Trump changes tune on House healthcare bill, calls it 'mean'

Patrice Gainsbourg
Junho 20, 2017

But according to a GOP Senate aide, who was granted anonymity to be able to speak freely about private conversations, the president told senators he met with Tuesday that the House's version of the health care bill is "mean" and he wants the Senate to generate a more generous package with more "heart". In all, 20 Republicans voted against the AHCA and it squeaked through the House by a vote of 217-213. Hatch has held several meetings with Utahns about what they would want in the bill.

Trump memorably held a Rose Garden ceremony with House GOP members after the American Health Care Act passed the chamber last month. Disagreements between conservatives and moderates have slowed progress on the bill.

Trump's White House budget officer Mick Mulvaney argued in a recent interview that it was as if the CBO "went into it and said, 'Okay, we need this score to look bad". Republicans control 52 of the 100 seats in the Senate, but there are divisions within the party over the content of the reform bill.

"That has not worked well in the past", he said.

During a lunch meeting with GOP senators on Wednesday, President Donald Trump called the House-version of the American Health Care Act "mean", and urged them to make it more generous.

The sources say the president did not specify what aspects of the bill he was characterizing.

At the start of the lunch, Trump told the lawmakers their healthcare bill would need to be "generous" and "kind".

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Senate Republican leaders drafting a measure to revamp USA health-care policy appear to be following the same path as their House counterparts: writing a bill behind closed doors before springing it on other lawmakers and the public close to a vote. "So I will just say that is disconcerting".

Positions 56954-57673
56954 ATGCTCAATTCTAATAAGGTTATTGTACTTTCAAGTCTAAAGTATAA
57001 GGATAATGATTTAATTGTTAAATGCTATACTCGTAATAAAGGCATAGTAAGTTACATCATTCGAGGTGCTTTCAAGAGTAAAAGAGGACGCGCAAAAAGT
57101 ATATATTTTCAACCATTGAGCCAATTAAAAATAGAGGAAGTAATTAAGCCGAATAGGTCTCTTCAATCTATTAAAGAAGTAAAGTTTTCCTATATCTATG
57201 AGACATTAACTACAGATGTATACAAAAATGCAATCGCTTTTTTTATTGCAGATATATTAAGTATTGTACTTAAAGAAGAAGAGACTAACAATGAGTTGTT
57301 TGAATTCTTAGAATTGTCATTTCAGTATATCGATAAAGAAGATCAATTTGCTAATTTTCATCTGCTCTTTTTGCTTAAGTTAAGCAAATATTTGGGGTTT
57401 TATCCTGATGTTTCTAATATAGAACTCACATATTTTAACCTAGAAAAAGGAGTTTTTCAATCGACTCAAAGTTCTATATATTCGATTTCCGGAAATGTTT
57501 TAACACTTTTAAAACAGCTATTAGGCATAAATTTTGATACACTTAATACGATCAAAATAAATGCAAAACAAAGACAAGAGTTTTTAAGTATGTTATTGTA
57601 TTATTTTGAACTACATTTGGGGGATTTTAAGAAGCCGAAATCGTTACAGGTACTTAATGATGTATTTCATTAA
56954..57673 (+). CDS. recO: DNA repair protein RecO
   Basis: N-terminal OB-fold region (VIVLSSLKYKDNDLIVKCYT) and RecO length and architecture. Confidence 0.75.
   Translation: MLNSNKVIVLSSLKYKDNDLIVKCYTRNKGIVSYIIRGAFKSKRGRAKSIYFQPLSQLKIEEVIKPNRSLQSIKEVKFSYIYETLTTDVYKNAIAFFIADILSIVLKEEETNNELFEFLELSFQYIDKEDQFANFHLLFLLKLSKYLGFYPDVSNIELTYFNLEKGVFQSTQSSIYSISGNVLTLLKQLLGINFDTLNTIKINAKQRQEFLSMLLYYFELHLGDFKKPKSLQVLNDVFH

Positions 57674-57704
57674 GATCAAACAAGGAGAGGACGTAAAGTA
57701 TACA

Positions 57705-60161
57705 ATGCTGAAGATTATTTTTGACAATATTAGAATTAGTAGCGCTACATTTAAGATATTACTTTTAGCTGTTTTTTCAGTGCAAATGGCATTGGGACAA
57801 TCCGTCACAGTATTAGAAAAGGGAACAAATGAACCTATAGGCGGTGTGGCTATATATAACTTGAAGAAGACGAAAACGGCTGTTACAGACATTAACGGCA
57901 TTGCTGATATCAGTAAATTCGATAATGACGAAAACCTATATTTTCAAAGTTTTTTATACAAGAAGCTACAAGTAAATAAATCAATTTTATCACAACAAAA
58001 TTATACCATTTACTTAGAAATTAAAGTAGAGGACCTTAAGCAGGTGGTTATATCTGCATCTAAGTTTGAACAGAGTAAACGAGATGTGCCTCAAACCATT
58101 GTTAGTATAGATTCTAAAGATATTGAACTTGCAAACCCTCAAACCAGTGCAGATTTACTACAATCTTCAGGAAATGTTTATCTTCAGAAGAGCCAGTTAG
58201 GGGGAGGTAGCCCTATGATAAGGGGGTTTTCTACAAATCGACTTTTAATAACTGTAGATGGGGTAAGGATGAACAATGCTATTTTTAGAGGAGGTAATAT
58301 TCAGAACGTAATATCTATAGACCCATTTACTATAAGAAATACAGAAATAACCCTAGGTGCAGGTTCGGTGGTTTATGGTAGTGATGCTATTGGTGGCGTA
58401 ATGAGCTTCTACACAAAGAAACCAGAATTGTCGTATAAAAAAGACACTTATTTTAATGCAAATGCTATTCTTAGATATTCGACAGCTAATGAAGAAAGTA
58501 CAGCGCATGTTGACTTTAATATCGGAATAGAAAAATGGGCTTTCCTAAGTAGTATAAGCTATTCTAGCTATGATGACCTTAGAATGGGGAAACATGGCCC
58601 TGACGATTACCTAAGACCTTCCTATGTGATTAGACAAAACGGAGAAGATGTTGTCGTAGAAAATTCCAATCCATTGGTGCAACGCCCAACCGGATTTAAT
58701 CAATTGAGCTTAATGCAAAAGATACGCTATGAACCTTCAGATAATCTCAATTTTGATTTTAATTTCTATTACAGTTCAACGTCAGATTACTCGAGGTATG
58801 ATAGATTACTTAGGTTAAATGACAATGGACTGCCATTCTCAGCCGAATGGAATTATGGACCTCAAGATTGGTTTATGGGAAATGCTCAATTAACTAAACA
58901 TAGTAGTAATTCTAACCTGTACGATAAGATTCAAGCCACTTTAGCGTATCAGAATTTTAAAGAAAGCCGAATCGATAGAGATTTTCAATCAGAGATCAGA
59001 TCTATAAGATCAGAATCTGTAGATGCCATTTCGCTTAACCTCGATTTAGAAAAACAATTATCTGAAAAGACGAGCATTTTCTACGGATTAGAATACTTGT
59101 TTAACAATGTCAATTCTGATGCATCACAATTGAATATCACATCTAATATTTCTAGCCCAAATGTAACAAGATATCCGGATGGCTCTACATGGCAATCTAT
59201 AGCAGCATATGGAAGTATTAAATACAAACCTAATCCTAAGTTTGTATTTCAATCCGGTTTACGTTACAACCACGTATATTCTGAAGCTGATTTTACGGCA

According to the Congressional Budget Office, 23 million fewer Americans would be insured under the House GOP plan, 14 million more people uninsured than under Obamacare.

"No, that's not true", McCaskill said, adding that during the drafting of Obamacare, "dozens of Republican amendments were offered and accepted in that hearing process".

There was a robust discussion involving the Senate's current work to rescue the American people from the failures of Obamacare.-Matt Whitlock, Sen.

If you can somehow overlook the political aspects of this issue, it's easy to say that killing Medicaid would save US taxpayers hundreds of billions of dollars a year, but it would be money state taxpayers would have to pony up if states decide to maintain some sort of health-care-coverage safety net for the poor.

"In fact, it will probably have to be re-envisioned entirely", he said.

The remarks, first reported by the Associated Press, were a surprising critique of a Republican-written House measure whose passage Mr. Trump fought for and embraced. There, he called the House legislation a "great plan" and said it was "very, very, incredibly well-crafted". Graham was also quoted by Bloomberg News reporter Sahil Kapur as saying, "We know this is not the best way to do health care, but it's the way we're having to do it". Lamar Alexander, R-Tenn.: "You haven't yet scheduled a hearing on the Republican Trumpcare bill".

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